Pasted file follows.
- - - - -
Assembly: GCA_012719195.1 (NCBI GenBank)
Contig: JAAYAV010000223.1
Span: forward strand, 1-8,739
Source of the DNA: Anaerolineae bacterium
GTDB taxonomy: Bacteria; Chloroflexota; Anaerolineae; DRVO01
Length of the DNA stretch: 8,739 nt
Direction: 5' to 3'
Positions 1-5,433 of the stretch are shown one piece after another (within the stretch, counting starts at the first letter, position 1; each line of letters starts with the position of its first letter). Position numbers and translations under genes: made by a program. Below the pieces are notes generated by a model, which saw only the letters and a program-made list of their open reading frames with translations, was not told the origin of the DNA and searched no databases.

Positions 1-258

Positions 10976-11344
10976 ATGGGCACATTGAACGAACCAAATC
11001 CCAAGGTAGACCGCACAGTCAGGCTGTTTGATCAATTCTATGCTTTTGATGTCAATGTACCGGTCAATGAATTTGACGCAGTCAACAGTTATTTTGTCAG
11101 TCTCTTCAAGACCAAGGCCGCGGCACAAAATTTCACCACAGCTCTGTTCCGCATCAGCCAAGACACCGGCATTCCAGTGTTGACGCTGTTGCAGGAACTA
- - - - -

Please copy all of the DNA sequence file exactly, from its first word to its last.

Assembly: GCA_012719195.1 (NCBI GenBank)
Contig: JAAYAV010000223.1
Span: forward strand, 1-8,739
Source of the DNA: Anaerolineae bacterium
GTDB taxonomy: Bacteria; Chloroflexota; Anaerolineae; DRVO01
Length of the DNA stretch: 8,739 nt
Direction: 5' to 3'
Positions 1-5,433 of the stretch are shown one piece after another (within the stretch, counting starts at the first letter, position 1; each line of letters starts with the position of its first letter). Position numbers and translations under genes: made by a program. Below the pieces are notes generated by a model, which saw only the letters and a program-made list of their open reading frames with translations, was not told the origin of the DNA and searched no databases.

Positions 1-258

Positions 10976-11344
10976 ATGGGCACATTGAACGAACCAAATC
11001 CCAAGGTAGACCGCACAGTCAGGCTGTTTGATCAATTCTATGCTTTTGATGTCAATGTACCGGTCAATGAATTTGACGCAGTCAACAGTTATTTTGTCAG
11101 TCTCTTCAAGACCAAGGCCGCGGCACAAAATTTCACCACAGCTCTGTTCCGCATCAGCCAAGACACCGGCATTCCAGTGTTGACGCTGTTGCAGGAACTA